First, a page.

Saturday, 19 March 2016

Reading books at the perfect time in your life and Sylvia Plath's fig metaphor

“I saw my life branching out before me like the green fig tree in the story. From the tip of every branch, like a fat purple fig, a wonderful future beckoned and winked. One fig was a husband and a happy home and children, and another fig was a famous poet and another fig was a brilliant professor, and another fig was Ee Gee, the amazing editor, and another fig was Europe and Africa and South America, and another fig was Constantin and Socrates and Attila and a pack of other lovers with queer names and offbeat professions, and another fig was an Olympic lady crew champion, and beyond and above these figs were many more figs I couldn't quite make out. I saw myself sitting in the crotch of this fig tree, starving to death, just because I couldn't make up my mind which of the figs I would choose. I wanted each and every one of them, but choosing one meant losing all the rest, and, as I sat there, unable to decide, the figs began to wrinkle and go black, and,  one by one, they plopped to the ground at my feet.”

- Sylvia Plath, The Bell Jar 

One of the most beautiful metaphors on growing up, which is why this is such a wonderful novel, I couldn't recommend it more. This paragraphe meant nothing to me when I read it, but now I  finally understand what she meant. I also see the figs above me. I loved The bell jar,but I simply didn't relate or quite understand what Esther Greenwood/Sylvia Plath was going through. When I was a kid, I sneered at adults who said " Teenagers are trying to find their place in the world", but only now do I know how true this statement it . I didn't understand what being anyone meant. This is the same case with The catcher in the rye, I was amused by it, but it was only few months after reading it that I felt what Holden Caulfield felt, when he questioned that taxi driver on what happened to the ducks in the winter. This brings up a few questions,( Do we read books to young ? Do these books influence the way we feel as teenagers?)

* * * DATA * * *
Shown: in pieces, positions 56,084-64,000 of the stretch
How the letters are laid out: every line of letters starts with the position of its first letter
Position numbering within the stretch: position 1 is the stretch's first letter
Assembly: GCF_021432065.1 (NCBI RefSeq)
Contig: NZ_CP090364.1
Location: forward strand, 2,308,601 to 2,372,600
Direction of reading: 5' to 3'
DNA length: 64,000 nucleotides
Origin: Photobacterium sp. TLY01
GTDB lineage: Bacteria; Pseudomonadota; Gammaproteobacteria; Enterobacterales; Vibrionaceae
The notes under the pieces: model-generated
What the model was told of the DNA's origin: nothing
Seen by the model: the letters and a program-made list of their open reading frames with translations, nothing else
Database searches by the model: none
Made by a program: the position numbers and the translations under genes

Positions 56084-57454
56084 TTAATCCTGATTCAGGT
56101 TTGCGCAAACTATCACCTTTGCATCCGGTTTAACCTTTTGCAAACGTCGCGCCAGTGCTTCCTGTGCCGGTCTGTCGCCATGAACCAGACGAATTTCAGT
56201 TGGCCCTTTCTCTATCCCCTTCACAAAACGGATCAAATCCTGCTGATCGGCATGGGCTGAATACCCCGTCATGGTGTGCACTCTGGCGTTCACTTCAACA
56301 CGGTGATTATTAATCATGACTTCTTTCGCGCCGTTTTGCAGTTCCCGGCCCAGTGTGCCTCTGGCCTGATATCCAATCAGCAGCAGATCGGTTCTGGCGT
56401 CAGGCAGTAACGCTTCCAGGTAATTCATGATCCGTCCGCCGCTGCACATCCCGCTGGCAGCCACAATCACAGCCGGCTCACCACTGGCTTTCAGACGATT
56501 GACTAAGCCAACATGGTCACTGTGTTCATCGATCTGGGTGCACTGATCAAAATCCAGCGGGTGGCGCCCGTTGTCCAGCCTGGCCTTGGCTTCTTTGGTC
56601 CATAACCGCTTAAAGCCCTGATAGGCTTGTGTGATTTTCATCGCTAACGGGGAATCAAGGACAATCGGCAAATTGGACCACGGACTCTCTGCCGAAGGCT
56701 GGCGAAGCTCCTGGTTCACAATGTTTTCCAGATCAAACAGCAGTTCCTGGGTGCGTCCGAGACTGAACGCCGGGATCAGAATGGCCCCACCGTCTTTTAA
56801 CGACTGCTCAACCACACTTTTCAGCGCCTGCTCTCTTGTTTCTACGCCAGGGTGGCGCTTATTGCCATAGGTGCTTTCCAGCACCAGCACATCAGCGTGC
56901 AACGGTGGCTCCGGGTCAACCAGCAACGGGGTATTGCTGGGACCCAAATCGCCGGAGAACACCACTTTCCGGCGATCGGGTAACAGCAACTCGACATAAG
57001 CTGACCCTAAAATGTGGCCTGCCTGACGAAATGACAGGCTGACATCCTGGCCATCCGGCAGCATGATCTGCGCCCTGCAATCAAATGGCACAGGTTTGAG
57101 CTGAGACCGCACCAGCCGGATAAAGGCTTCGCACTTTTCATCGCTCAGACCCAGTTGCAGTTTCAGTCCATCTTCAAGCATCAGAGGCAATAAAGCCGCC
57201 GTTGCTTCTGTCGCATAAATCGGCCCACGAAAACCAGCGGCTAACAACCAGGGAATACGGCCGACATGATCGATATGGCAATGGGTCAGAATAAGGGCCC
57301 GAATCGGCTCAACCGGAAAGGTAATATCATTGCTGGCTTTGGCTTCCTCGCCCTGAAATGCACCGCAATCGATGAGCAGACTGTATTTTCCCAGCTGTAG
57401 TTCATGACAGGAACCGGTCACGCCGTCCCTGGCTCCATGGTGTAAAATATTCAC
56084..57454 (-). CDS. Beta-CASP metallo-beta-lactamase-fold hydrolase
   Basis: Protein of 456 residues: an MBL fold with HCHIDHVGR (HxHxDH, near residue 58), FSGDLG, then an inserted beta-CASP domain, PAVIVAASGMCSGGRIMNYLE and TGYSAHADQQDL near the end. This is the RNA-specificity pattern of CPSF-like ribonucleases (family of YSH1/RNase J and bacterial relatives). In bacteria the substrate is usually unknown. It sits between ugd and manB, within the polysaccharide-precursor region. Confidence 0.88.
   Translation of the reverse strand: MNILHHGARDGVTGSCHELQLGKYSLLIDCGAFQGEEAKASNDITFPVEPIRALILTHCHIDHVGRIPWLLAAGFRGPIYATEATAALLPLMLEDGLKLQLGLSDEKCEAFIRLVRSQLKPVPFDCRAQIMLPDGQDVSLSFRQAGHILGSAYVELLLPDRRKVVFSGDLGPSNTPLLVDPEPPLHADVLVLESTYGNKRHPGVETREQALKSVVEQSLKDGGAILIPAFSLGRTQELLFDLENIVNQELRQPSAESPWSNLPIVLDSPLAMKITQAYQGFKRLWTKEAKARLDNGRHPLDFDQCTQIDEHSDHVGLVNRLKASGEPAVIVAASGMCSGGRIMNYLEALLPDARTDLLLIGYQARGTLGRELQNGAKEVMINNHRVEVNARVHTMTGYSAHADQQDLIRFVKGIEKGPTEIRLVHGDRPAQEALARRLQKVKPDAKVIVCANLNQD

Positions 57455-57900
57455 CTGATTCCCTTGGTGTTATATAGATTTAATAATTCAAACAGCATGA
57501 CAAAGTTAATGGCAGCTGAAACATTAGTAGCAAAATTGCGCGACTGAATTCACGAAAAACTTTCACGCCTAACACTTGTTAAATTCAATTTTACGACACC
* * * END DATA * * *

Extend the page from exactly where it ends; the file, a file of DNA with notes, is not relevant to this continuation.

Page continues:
I'm glad that I read these two books, and there is nothing wrong with not connecting to a book while you are reading it. But I certainly  want to revisite The Bell Jar. There are three books that came at the right time: I capture the castle by Dodie Smith, I was expecting it to be a sweet children's story but I was surprised by how dark and complex it actually was. This novel is the diary of a teenage girl, Cassandra living in a abandoned castle and struggling with poverty,  the reader is able to witness Cassandra growing up mentally and also see her writing develop. I have never believed more in a character then in Cassandra. The next novel is Zooey and Franny by J D Salinger. I prefer this novel to The catcher in the rye , I had a strong connection to Zooey and the last page is just beautiful. They are not very nice  siblings and are quite obnoxious,  but Salinger makes us care for both of them, forgive them and understand them. I will write another post on Salinger. Finally The Virgin Suicide by Jeffrey Eugenides, this novel is all I ask.The writing style, the themes and the metaphors are perfect. Eugenides doesn't overdo the metaphors either, and also have a purpose instead of being there for the sake of a beautiful image  . It walks a thin line between a news paper investigation and an allegory. I will also write a post about this novel for there is so much discuss.
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